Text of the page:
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Food trucks get green light in Janesville

By Velena Jones, vjones@wisctv.com
Published On: Jun 10 2014 09:57:30 PM CDT
Updated On: Jun 11 2014 03:49:02 PM CDT

After two months of discussion Janseville city officials have approved an ordinance that will allow food trucks to operate in private and public areas. Other cities are considering a similar ordinance, but some restaurant owners are expressing concerns.

JANESVILLE, Wis. -

Chad Measner has been confined to selling food from private parking lots since he opened his food truck last November.

Under a new ordinance passed by the Janesville City Council Monday, Measner will be able to take his business on the road to public and private areas.

"I think it's going to be huge. We are ready to start first and second shifts seven days a week," said Measner, owner of South Padre Streetfood.

Under the new rules, vendors will have to stay 200 feet away from restaurants and city events. Food trucks would operate between the hours of 8-3 a.m.

Licensed ice cream trucks will be allowed to sell items in neighborhoods from 8 a.m. to dusk, with a 9 p.m. curfew in other areas except downtown.

"It will be similar to other cities, bringing people downtown. Seeing what the downtown has to offer. So, I see it as just one more step in the process to reinvigorate our downtown," Janesville City Council President DuWayne Severson said.

Janesville is not the only city in Rock County making room for food trucks.

Milton city leaders have spent the last two years looking at ways to incorporate mobile vendors in the area.

"Milton is open for business, and we want to create an environment that does more good for the businesses and does no harm. So I think that is why we have been so cautious and deliberate in our approach developing this mobile vending policy," Milton City Administrator Jerry Schuetz said.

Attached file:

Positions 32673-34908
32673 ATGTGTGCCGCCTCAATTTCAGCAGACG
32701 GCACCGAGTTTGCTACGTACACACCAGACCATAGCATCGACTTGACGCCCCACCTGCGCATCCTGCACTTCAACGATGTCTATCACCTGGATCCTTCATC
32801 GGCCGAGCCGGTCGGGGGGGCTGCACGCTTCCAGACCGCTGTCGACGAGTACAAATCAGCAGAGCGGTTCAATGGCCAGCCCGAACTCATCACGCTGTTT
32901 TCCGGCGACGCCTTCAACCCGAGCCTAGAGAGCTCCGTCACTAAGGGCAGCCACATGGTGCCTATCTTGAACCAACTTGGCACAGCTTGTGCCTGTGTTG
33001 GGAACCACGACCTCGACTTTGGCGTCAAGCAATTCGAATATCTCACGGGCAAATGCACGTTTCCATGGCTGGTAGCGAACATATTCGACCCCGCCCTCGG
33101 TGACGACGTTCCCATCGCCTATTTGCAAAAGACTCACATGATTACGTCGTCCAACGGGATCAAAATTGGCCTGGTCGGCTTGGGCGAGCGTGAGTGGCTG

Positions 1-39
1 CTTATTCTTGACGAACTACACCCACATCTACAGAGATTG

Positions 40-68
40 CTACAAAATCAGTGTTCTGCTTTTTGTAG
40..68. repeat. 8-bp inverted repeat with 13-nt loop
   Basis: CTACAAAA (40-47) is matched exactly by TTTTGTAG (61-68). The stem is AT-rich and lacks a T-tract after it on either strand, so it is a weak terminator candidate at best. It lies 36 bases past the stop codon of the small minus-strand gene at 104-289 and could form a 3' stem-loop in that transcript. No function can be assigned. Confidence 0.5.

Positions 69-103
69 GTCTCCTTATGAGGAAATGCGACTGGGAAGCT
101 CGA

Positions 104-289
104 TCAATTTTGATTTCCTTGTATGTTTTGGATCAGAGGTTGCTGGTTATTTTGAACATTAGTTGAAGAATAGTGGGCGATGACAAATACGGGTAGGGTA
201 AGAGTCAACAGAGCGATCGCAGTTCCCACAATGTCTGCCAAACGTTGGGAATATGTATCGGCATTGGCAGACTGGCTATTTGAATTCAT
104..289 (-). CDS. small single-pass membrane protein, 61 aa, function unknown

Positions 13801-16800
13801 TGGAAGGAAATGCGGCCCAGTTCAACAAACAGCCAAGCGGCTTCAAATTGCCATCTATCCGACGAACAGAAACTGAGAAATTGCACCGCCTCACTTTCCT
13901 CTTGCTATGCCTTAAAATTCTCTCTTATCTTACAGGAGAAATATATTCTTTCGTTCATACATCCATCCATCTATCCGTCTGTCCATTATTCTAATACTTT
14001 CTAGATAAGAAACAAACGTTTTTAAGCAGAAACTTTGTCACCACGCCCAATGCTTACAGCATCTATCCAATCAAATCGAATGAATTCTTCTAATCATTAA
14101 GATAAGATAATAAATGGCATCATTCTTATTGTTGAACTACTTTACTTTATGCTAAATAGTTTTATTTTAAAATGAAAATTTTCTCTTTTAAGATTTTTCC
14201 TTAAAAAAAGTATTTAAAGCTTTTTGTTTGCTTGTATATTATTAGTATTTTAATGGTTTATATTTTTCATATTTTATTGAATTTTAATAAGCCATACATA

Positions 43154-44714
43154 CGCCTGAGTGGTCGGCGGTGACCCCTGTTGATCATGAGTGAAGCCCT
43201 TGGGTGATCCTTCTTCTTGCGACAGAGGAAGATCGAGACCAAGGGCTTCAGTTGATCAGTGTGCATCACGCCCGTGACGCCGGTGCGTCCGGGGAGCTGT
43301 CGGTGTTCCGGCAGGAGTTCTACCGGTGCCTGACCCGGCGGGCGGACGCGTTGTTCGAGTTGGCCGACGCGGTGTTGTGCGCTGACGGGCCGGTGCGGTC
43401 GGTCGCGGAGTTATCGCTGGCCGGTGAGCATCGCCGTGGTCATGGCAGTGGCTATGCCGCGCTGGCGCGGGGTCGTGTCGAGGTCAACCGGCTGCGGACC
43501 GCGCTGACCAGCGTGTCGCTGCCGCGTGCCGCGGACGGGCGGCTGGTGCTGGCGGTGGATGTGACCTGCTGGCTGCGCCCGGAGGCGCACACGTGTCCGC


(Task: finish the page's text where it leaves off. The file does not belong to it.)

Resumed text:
A draft ordinance proposed to the council this month would set regulations and a permit fee of $300 to operate for six months or $500 to operate year-round.

Vendors would only be allowed to operate in public parking lots and parks.

Even with the proposed restrictions, some Milton restaurant owners are concerned with the potential impact on their business.

Debra Hantke, owner of Deb's Squeeze Inn Family Diner, has established a solid customer base at her downtown restaurant since relocating five years ago. Hantke said even though her business attracts most of its customers in the morning for breakfast, she is still concerned.

"They are taking customers away from this town, and you need all the customers you can get," Hantke said.

Currently Milton does not have an ordinance prohibiting food trucks in the area. The council has asked the committee to revise its current draft to exclude produce sellers from having to pay the same fees as food truck vendors.

The city has not proposed a cap on the number of food trucks it would allow. But for Measner, he hopes his mobile kitchen will only draw more customers to the area.

"It's nice to see Janesville catching up with the times, and it could be an added attraction to bring more revenue for everybody else in this town too," he said.

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